The Defense Dividend

The Defense Dividend

From Anders Fogh Rasmussen, Project Syndicate:  Virtually every day brings fresh evidence that an arc of crisis – from terrorism and weapons proliferation to cyber-attacks and piracy – is spreading from the Middle East and the Sahel to Central Asia. These risks will not disappear while NATO members focus on fixing their finances. The fact is that our way of life is predicated on security and stability, without which investment withers, employment collapses, and economies shrink.

In these tough economic times, we are all acutely aware that security comes at a price. But we must not forget that the cost of insecurity is unacceptable. Defense is our essential insurance policy in a complex and unpredictable world.

Conflicts take a terrible human toll, while restoring peace and supporting reconstruction is extremely expensive. For example, the total cost of the Balkan wars of the 1990’s is estimated at $150 billion. Today, NATO continues to maintain a safe and secure environment for all of Kosovo’s people, and is helping the entire region progress along the path of Euro-Atlantic integration.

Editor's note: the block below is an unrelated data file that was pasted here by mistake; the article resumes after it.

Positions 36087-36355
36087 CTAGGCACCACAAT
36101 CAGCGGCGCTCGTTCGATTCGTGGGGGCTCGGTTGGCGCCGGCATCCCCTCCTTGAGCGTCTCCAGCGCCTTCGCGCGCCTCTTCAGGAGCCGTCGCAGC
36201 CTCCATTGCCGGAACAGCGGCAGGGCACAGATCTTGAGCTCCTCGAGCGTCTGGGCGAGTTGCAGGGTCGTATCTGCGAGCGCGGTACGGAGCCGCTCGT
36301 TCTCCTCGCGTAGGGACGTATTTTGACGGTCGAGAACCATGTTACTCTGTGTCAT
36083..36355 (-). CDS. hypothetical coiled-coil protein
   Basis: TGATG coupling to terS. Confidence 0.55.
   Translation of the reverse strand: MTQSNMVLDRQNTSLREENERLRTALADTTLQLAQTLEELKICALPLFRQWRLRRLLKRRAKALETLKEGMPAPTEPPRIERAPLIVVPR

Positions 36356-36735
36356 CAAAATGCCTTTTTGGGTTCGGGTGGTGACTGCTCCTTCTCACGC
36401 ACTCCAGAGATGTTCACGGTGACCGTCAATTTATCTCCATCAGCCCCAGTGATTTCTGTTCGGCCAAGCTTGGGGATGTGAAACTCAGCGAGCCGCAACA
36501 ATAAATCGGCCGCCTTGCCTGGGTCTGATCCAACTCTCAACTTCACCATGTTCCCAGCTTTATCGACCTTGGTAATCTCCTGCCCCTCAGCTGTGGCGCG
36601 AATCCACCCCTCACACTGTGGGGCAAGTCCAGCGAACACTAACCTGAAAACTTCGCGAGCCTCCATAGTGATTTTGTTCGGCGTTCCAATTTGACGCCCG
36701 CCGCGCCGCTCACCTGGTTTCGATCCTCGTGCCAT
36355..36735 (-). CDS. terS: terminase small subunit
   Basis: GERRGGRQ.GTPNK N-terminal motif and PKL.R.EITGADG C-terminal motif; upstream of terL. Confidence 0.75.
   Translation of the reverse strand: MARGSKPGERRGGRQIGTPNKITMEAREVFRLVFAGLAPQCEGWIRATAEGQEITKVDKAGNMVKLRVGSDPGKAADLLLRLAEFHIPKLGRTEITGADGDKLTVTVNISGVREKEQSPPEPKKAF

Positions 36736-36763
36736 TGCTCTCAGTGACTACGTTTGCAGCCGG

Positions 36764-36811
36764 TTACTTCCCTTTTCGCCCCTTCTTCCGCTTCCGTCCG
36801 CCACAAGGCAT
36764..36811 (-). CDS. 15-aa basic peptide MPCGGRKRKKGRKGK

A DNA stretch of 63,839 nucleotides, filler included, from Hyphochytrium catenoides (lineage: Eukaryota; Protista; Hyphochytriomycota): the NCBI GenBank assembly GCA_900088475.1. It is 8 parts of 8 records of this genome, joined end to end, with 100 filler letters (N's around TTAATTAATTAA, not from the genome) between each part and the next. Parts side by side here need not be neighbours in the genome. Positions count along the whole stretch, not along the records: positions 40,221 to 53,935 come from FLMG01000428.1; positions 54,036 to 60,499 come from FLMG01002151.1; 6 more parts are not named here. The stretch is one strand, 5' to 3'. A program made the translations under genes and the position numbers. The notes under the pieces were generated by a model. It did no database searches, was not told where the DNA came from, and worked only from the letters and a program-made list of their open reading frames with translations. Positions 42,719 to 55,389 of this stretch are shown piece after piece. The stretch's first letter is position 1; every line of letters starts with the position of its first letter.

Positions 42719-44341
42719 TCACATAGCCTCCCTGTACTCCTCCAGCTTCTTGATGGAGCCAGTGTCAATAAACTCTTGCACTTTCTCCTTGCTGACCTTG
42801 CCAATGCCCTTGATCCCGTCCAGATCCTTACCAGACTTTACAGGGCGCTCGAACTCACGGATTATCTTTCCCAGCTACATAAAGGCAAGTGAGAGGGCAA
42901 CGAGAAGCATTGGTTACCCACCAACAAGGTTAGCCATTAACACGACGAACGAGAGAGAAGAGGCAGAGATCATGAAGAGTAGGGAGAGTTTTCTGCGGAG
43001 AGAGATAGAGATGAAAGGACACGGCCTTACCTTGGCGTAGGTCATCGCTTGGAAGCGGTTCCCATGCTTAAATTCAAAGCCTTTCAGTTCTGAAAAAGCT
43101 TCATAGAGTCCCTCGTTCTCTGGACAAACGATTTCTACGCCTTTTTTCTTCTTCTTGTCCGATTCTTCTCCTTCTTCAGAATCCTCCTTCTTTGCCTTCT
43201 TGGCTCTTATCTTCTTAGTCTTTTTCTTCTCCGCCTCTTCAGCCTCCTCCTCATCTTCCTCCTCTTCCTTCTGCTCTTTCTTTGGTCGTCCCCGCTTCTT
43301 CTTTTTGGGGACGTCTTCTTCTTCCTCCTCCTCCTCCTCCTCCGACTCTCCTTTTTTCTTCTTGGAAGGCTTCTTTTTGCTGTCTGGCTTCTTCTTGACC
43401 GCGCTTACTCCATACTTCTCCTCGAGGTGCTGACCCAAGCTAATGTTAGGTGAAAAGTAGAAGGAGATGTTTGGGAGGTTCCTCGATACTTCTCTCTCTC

Another example is piracy, which can threaten vital trade and energy routes. The overall cost of piracy off the coast of Somalia in 2011 was estimated at $7 billion. But, with concerted international efforts, including by NATO ships, pirate attacks have dropped sharply. Although the situation remains precarious, for the last eight months pirates off the Horn of Africa have been unsuccessful in their attacks against merchant vessels. . . .

A strong defense also helps to ensure that the benefits of security are shared across countries. NATO itself embodies that goal. Our 28 allies have more security together than they could achieve on their own. While this helps them to defend their own interests more effectively, it also allows them to play a much more active role in international crisis management, such as the protection of civilians in Libya in 2011.

So defense investment is also investment in security and stability, in diplomacy and cooperation, and in technology and innovation. It is an investment in a safer and more prosperous future for our own countries and for the rest of the world.

Anders Fogh Rasmussen is Secretary General of NATO and a former prime minister of Denmark.  (photo: Getty)

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